The number of adults living with dementia worldwide is expected to nearly triple, from an estimated 57 million in 2019 to 153 million in 2050, according to a study.
Researchers suggest this is due to population growth and population ageing.
They looked at four risk factors for dementia – smoking, obesity, high blood sugar, and low education – and the impact they will have on future trends.
For example, improvements in global education access are projected to reduce global dementia prevalence by 6.2 million cases by 2050.
But this will be countered by anticipated trends in obesity, high blood sugar, and smoking, which are expected to result in an additional 6.8 million dementia cases.
Dementia cases will rise in every country, with the smallest estimated increases in high-income Asia Pacific (53%) and western Europe (74%), the study suggests.
According to the estimates, the largest growth will be in north Africa and the Middle East (367%) and eastern sub-Saharan Africa (357%).
In the UK, the number of dementia cases is projected to increase by 75%, from just over 907,000 in 2019 to almost 1.6 million in 2050.
In western Europe, the number of dementia cases is expected to rise by 74%, from almost eight million in 2019 to nearly 14 million in 2050.
Relatively small increases in cases are expected in Greece (45%), Italy (56%), Finland (58%), Sweden (62%), and Germany (65%).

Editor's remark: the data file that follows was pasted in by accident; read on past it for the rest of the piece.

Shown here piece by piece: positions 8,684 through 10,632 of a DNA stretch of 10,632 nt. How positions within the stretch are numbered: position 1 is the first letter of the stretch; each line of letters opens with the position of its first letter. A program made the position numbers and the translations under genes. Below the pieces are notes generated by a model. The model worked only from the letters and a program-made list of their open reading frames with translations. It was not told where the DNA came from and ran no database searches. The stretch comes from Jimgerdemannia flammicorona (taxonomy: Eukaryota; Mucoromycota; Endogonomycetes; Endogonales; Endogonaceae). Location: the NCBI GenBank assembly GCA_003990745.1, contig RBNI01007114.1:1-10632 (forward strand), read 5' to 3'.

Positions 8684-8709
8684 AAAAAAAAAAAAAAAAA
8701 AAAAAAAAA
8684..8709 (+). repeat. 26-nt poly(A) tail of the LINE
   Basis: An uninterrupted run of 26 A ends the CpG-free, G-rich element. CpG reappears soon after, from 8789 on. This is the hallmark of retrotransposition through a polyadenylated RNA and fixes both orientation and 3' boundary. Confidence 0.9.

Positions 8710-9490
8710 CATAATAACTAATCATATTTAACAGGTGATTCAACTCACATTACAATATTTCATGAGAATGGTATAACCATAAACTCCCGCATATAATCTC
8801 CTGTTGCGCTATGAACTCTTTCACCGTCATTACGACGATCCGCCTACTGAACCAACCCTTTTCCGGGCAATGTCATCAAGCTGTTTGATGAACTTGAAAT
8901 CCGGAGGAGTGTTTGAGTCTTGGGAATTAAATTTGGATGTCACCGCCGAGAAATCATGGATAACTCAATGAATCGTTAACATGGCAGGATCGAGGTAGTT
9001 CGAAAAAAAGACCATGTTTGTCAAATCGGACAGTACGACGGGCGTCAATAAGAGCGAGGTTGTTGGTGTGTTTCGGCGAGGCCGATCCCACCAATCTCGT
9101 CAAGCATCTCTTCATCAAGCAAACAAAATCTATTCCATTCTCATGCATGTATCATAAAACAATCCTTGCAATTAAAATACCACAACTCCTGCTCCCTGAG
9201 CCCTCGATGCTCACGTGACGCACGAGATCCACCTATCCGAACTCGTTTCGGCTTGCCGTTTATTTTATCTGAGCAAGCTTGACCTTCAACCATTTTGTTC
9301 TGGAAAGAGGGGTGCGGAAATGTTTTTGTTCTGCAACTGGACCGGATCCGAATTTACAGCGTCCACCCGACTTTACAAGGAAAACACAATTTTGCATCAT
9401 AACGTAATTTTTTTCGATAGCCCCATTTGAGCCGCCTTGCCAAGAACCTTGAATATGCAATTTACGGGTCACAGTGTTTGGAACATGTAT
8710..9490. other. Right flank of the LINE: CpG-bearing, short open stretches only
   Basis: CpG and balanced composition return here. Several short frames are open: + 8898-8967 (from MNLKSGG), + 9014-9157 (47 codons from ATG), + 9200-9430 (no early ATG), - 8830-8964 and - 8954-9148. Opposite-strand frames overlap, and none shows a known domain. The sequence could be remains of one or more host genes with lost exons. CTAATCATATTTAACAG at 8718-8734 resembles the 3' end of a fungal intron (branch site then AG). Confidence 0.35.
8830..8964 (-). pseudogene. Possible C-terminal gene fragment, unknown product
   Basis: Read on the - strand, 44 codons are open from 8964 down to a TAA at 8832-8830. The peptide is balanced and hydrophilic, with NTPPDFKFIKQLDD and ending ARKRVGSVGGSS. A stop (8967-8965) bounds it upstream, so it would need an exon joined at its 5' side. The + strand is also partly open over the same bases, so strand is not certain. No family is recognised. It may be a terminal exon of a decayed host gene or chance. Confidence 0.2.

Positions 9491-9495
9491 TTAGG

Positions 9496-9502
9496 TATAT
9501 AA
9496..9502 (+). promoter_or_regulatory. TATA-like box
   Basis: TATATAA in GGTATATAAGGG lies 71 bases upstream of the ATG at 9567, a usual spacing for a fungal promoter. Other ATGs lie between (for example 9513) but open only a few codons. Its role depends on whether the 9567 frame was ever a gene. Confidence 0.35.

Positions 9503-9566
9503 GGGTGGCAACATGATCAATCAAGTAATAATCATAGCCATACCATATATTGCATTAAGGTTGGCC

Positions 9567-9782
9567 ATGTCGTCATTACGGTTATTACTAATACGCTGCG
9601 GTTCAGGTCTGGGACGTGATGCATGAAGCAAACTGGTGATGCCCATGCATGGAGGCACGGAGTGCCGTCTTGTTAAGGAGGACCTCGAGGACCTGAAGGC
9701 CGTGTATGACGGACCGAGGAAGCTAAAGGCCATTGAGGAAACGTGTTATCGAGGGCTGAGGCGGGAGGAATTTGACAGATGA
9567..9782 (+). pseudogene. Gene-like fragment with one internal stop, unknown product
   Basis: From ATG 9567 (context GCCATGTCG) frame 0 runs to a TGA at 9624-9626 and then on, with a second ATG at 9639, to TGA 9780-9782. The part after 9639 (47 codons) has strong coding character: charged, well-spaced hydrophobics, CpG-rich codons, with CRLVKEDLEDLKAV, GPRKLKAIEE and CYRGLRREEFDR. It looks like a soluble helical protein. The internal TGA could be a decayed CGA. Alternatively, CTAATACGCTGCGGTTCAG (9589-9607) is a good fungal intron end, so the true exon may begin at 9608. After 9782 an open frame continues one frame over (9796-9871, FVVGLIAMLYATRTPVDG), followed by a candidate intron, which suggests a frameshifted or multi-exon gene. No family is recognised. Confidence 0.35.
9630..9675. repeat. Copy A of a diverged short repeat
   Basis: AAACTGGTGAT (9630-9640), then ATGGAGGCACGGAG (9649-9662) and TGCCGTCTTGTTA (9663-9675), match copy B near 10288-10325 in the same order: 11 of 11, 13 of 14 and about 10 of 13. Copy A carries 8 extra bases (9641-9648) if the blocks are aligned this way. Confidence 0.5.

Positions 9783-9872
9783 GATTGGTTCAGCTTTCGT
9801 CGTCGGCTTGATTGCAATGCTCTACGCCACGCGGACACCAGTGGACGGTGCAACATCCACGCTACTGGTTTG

The Global Burden of Disease study is the first to provide forecasting estimates for adults aged 40 and older across 195 countries worldwide, and is published in The Lancet Public Health.
The experts project that improved access to education could lead to six million fewer cases of dementia worldwide by 2050.
But they also caution that this decrease would be offset by a projected seven million additional dementia cases linked to obesity, high blood sugar, and smoking.
The scientists call for more aggressive prevention efforts to reduce dementia risk through lifestyle factors, such as education, diet, and exercise.
Lead author Emma Nichols, from the Institute for Health Metrics and Evaluation (IHME) at the University of Washington, America, said: “Our study offers improved forecasts for dementia on a global scale as well as the country level, giving policymakers and public health experts new insights to understand the drivers of these increases, based on the best available data.”
She added: “At the same time, we need to focus more on prevention and control of risk factors before they result in dementia.
“Even modest advances in preventing dementia or delaying its progression would pay remarkable dividends.
“To have the greatest impact, we need to reduce exposure to the leading risk factors in each country.
“For most, this means scaling up locally appropriate, low-cost programmes that support healthier diets, more exercise, quitting smoking, and better access to education.
“And it also means continuing to invest in research to identify effective treatments to stop, slow, or prevent dementia.”
Across the world, more women are affected by dementia than men.
In 2019, women with dementia outnumbered men with dementia 100 to 69, and this pattern is expected to remain in 2050.
Co-author Dr Jaimie Steinmetz, from the IHME, said: “It’s not just because women tend to live longer.
“There is evidence of sex differences in the biological mechanisms that underlie dementia.
“It’s been suggested that Alzheimer’s disease may spread differently in the brains of women than in men, and several genetic risk factors seem related to the disease risk by sex.”
The authors acknowledge that their analysis was limited by a lack of high-quality data in several parts of the world, and by studies using different methodologies and definitions of dementia.